Learning how to ride the unrideable bike. (Things are really good out there. We promise.)

Instead of asking what can go wrong, what if we asked a different question: what can go right?

Learning how to ride the unrideable bike. (Things are really good out there. We promise.)
Bryan Slayton, Bad Wraps Inc., MLK Ave., Chattanooga, Tennessee

Wed. Nov. 1

Here at Food as a Verb, we've got many big reasons for what we do. One of them is to offer an unorthodox, nourishing form of media that runs counter to what's mass-produced in media-land.

They make you scared.

We offer ease.

They publish chaos, grabbing your attention and taking it into some very dark rooms.

We publish health, inviting your attention to remember some really beautiful parts of life.

In the face of war, violence, suffering, heartache, hatred and instability, we are also saying: there's grandeur, joy, calm and community here, too.

Help us tell the stories of local food. Email david@foodasaverb.com

In 2018, Steven Pinker's Enlightenment Now argues that, statistically, this is the very best time to be alive. Through graphs and reason, he points to global phenomena that document an upward trend: we're living longer, healthier, smarter, wealthier lives.

But we don't see this, do we?

And when we do, it feels like ... a guilty pleasure? That it's wrong to smile when so many others mourn?

This was always the unrideable bicycle for me. As a columnist, I could peddle the one wheel that took me down the road of "What's Wrong" – and damn, what a long road that is.

And so it seemed inappropriate or improper to peddle a parallel road of "What's Right."

Thankfully, I've learned otherwise, that it is not only possibly but necessary to couple, marry and merge the difficult, heartache news with the beautiful, wholesome and sustainable.

We learn the language of a new question.

"What could go right?" asks The Progress Network.

The Progress Network is a weekly newsletter, podcast and website devoted to "the people, ideas and news pointing the world in a positive direction."

Did you know deforestation is slowing in Brazil?

Or that natural disasters are far less disastrous?

Or that poverty is decreasing worldwide? So, too, AIDS.

"We're locked in a zeitgeist of negativity and cynicism right now. There are certainly many reasons for us to feel that the world is going to hell," Emma Varvaloucas tells Tricycle. "But there's actually a lot of evidence for the opposite. There are many indicators that we're building a world that's going in a constructive direction and a lot of people just don't know about them."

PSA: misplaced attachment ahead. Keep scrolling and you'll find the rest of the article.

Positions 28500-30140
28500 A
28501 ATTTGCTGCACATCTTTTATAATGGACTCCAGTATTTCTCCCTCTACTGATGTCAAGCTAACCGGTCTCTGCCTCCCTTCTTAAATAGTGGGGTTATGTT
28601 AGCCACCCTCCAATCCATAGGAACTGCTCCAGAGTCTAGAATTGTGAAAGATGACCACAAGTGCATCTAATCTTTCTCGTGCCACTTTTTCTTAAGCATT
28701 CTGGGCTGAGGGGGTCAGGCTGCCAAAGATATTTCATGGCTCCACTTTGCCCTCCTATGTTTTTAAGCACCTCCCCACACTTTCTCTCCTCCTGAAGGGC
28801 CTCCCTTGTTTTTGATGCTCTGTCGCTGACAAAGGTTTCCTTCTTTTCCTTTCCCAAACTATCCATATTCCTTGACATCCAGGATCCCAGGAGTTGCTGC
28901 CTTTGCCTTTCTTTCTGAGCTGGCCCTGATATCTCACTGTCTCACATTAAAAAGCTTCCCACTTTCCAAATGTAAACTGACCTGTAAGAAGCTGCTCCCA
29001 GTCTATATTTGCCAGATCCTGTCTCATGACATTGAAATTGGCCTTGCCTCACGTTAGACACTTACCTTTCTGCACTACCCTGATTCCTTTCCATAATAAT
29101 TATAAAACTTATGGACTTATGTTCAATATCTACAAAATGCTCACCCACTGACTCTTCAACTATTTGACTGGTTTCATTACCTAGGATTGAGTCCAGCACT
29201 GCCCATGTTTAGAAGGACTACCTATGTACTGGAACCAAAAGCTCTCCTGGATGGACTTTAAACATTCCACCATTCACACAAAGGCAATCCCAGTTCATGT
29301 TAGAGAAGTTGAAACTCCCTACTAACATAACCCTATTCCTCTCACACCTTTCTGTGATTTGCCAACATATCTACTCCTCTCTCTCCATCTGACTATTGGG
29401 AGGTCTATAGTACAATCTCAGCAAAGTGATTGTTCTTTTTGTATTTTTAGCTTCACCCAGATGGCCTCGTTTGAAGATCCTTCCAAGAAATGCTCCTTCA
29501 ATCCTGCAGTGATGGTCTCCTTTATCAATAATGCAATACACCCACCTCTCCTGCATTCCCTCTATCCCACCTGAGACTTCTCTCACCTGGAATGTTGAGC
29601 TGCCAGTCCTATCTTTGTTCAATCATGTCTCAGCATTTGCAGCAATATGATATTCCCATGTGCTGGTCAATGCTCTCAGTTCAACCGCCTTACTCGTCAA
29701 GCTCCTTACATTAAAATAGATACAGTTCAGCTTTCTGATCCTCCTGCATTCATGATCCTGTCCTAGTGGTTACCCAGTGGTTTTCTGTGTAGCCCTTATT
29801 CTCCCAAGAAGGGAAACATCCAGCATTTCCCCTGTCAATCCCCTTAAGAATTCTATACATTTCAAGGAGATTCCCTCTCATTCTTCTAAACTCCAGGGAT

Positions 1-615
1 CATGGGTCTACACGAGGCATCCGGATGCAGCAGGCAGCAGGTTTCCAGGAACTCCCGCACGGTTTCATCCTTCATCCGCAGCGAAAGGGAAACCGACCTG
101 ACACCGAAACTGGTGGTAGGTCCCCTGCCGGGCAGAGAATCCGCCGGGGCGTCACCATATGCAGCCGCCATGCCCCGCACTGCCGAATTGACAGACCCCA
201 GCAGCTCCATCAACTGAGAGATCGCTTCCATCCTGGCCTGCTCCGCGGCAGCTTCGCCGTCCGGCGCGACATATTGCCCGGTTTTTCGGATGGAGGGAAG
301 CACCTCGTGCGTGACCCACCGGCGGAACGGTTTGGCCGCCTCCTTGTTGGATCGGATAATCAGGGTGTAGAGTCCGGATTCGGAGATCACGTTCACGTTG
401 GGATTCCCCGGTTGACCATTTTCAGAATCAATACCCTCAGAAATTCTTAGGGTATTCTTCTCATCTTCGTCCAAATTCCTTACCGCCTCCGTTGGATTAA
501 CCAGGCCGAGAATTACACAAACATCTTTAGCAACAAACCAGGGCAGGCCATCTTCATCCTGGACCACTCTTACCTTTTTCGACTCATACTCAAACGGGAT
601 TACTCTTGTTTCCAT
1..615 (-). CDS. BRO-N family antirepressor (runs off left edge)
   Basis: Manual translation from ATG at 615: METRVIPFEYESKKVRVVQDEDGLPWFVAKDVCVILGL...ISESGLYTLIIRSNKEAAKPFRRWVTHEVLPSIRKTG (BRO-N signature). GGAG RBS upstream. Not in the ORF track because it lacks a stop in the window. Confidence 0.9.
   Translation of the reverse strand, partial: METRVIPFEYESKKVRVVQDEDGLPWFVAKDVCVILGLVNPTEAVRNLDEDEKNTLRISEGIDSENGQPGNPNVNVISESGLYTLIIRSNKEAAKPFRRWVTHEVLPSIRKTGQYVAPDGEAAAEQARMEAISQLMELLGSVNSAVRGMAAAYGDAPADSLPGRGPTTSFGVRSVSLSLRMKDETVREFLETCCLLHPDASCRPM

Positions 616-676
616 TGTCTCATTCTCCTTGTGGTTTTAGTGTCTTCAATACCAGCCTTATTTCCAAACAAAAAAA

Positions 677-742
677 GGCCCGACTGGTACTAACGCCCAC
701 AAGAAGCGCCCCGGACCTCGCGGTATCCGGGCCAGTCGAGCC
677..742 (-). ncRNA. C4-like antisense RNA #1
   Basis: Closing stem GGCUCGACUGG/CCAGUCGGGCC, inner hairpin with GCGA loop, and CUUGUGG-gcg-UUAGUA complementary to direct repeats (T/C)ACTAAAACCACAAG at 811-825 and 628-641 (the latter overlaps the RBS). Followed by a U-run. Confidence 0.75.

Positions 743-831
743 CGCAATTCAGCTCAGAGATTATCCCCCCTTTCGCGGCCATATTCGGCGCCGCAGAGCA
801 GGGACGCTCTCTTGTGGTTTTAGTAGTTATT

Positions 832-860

Hence, attention. How frequently does mass media hogtie and take hostage our attention? And then, after being submerged in so much fear, we come up for air more rattled, defensive and afraid than ever.

"Are we choosing a way that's going to lead to more problems down the road? Are we choosing a cure that is worse than the disease?" Varvaloucas asks.

Yes, there is massive violence happening today. No one is denying that.

Yet, if there were some measurable scale, I'd argue that it points to a much wider, deeper and broader landscape populated with kindness, community and mutuality happening every day, all day.

Otherwise, we wouldn't be here.

Bryan Slayton, Bad Wraps Inc., MLK Ave., Chattanooga, Tennessee

Three days ago, we published a feature on the indomitable Bryan Slayton and his story that took 31 years to tell. Slayton, who could resentfully define his life by the three decades he spent behind bars, instead is leaning fully into today: his family, restaurant, community and city.

I'd forgotten to include one part of his story: he wants to specifically thank former US Senator Bob Corker and President Donald Trump for legislation that led to his release. And most of all?

"God," he said. "He has kept me and is turning what was meant as a lesson to a sure 'nuff blessing."

This Sunday, we'll offer a contemplative look at the power of place with a very exciting announcement about an event on Friday, Nov. 17 at The Camphouse.

Oh yeah. Almost forgot.

Christmas music starts today.

All photography by Sarah Unger. Visit SarahCatherinePhoto.com

Story ideas? Interested in sponsorship opportunities + supporting our work? Feedback or questions? Email David Cook at david@foodasaverb.com. This story is 100% human generated; no AI chatbot was used in the creation of this content.

Food as a Verb thanks our sustaining partners for their generous support.

Regional Farmers Markets

  • Main St. Farmers Market, Corner of W. 20th and Chestnut St., near Finley Stadium

Wednesday, 4 - 6pm

  • Brainerd Farmers Market, Grace Episcopal Church, 20 Belvoir Ave,

Saturday, 10am - noon

  • Chattanooga Market, 1820 Carter Street

Sunday, 11am - 4pm

  • Ooltewah Farmers Market, The Ooltewah Nursery

Thursday, 3 - 6pm 

  • Signal Mountain Farmers Market

Pre-order online for Thursday pick-up between 4 - 6pm at Bachman Community Center

  • St. Albans Farmers Market, 7514 Hixson Pike

Saturday, 9.30am - 12.30pm with a free pancake breakfast every third Saturday  

  • Walker County Farmers Market

Wednesday, 2 - 5 pm, Rock Spring Ag. Center 

Saturday, 9 am - 1 pm, downtown Lafayette, Georgia

To include your farmers market, email david@foodasaverb.com

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